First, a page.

Miller’s comments seemed to suggest the “bitter” talk was coming from the CIA, which has concluded privately that Russia hacked the Democratic National Committee and individuals close to Hillary Clinton in order to release documents tilting the electorate toward Trump. Miller did not mention the CIA directly.
McConnell’s calls for a nonpartisan approach to any investigation of Russia echoed comments by incoming Senate Minority Leader Charles E. Schumer (D-N.Y.), who pledged on Monday that any inquiry would focus on “just the facts.”
“We don’t want to point a finger and I don’t want this to turn into a Benghazi investigation, which seemed at least to many people to be highly political,” he told “CBS This Morning.” “This is serious stuff, when a foreign power tries to influence our election or damage our economy, for that matter. This is serious and it’s gotten worse. And a bipartisan investigation that’s not aimed at one specific instance but looks at the broad scope of this is just what’s needed.”
Schumer and Sens. Lindsey O. Graham (R-S.C.) and John McCain (R-Ariz.) — the chairman of the Senate Armed Services Committee — and Democrat Jack Reed (R.I.), the ranking Democrat on the Armed Services Committee, had called for a bipartisan probe into Russia on Sunday. Their calls came after The Washington Post reported the CIA’s conclusion that Russia’s activities were intended to tip the scales to help Trump.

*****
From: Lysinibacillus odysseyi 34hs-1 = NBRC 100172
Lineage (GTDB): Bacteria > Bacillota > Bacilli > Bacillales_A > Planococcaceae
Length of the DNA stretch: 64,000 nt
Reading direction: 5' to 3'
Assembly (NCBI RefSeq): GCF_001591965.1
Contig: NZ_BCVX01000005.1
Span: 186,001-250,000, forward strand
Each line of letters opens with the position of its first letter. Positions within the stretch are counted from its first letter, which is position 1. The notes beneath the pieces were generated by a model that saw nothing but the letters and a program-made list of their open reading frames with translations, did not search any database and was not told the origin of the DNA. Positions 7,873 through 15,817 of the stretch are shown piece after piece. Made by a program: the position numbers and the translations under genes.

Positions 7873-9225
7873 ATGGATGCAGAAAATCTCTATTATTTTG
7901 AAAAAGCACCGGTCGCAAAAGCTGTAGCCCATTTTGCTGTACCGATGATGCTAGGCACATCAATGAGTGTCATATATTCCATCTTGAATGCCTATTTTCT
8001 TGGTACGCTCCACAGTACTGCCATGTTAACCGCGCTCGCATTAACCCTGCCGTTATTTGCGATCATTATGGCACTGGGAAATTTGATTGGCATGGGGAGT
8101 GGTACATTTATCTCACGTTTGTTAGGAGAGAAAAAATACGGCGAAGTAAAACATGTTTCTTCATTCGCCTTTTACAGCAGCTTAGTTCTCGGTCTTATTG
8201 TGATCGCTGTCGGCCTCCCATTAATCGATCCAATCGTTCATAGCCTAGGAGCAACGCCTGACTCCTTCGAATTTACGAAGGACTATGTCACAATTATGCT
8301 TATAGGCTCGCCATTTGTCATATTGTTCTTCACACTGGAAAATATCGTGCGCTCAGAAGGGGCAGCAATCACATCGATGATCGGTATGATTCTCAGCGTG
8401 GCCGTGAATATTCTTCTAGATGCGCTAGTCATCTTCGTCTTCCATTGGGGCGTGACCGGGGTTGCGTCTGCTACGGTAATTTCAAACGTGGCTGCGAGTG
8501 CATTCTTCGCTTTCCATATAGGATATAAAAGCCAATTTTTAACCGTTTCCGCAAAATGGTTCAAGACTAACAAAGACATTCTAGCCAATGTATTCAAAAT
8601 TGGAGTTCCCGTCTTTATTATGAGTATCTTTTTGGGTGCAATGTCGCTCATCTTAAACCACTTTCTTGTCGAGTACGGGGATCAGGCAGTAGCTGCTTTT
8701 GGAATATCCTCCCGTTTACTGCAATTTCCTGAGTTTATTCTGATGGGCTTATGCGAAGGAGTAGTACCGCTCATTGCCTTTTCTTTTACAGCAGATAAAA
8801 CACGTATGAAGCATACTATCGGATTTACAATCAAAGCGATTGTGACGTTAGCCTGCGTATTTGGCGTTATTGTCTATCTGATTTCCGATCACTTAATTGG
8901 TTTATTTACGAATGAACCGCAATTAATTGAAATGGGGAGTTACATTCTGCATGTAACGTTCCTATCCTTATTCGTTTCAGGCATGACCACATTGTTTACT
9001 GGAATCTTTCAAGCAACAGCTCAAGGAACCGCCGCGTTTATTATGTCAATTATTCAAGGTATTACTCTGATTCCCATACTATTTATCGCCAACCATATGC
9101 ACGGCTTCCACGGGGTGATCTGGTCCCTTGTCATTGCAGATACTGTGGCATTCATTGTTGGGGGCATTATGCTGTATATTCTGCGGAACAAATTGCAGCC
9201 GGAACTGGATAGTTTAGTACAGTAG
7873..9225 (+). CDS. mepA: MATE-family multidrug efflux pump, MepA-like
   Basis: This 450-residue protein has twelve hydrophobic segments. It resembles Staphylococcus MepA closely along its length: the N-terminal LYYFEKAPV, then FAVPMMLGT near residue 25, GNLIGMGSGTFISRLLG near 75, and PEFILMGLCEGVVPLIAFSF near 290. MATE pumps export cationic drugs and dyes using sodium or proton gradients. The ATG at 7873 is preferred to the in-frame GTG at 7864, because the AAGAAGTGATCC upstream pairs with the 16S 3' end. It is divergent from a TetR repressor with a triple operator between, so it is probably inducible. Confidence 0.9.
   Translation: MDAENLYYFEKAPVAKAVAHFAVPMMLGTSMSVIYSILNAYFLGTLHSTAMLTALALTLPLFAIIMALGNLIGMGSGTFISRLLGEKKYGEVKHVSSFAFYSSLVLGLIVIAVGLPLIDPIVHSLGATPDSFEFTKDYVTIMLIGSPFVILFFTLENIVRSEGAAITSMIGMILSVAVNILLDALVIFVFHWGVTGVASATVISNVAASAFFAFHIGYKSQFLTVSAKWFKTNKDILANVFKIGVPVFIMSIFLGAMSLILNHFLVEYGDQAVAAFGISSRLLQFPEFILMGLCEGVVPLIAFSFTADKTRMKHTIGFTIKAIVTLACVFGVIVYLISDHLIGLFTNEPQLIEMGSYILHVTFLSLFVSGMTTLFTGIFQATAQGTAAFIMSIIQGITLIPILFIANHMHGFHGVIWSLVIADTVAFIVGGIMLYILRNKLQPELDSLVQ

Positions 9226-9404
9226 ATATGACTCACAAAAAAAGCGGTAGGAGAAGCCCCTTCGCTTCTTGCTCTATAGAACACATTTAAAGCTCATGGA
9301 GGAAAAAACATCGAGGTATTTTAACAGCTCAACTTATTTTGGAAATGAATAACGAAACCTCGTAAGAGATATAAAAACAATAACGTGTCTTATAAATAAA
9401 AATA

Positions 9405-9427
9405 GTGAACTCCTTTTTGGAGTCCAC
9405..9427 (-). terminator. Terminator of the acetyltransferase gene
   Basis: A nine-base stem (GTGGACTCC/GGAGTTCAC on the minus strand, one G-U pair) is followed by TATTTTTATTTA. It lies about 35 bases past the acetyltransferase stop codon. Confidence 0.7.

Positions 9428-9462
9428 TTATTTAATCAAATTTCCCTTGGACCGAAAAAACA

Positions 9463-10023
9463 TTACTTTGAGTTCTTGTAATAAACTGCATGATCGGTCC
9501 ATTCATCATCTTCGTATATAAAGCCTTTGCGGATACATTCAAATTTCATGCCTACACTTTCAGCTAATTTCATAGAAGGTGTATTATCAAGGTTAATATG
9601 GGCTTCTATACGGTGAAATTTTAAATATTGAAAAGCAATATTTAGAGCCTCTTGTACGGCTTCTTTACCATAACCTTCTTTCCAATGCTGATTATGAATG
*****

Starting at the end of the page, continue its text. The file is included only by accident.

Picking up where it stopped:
“You have the CIA saying one thing — I haven’t gotten the briefings yet. The FBI is saying something else. We need to get to the bottom of this in a fair, nonpartisan, non-finger-pointing way,” Schumer told CBS, noting that he will not receive any top-level intelligence briefings until he is formally installed as a Senate leader early next year.
McCain, joining the CBS interview from Arizona, said that based on information he has seen, he cannot say for certain that he believes the CIA’s assessment that Russia intervened in the election to benefit Trump. But, he added, “there’s no doubt about the hacking — let’s establish that.”